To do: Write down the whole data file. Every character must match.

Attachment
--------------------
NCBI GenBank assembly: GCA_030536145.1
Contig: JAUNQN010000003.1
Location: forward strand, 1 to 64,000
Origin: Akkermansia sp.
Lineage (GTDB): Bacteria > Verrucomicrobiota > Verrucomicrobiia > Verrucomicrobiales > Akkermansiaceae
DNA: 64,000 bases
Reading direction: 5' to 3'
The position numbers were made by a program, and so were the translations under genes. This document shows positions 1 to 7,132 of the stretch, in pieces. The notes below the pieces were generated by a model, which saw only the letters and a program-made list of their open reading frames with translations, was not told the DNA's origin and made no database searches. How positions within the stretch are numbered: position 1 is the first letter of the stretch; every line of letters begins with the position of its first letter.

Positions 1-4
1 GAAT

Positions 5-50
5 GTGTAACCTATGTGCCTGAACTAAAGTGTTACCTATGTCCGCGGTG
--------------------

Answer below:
NCBI GenBank assembly: GCA_030536145.1
Contig: JAUNQN010000003.1
Location: forward strand, 1 to 64,000
Origin: Akkermansia sp.
Lineage (GTDB): Bacteria > Verrucomicrobiota > Verrucomicrobiia > Verrucomicrobiales > Akkermansiaceae
DNA: 64,000 bases
Reading direction: 5' to 3'
The position numbers were made by a program, and so were the translations under genes. This document shows positions 1 to 7,132 of the stretch, in pieces. The notes below the pieces were generated by a model, which saw only the letters and a program-made list of their open reading frames with translations, was not told the DNA's origin and made no database searches. How positions within the stretch are numbered: position 1 is the first letter of the stretch; every line of letters begins with the position of its first letter.

Positions 1-4
1 GAAT

Positions 5-50
5 GTGTAACCTATGTGCCTGAACTAAAGTGTTACCTATGTCCGCGGTG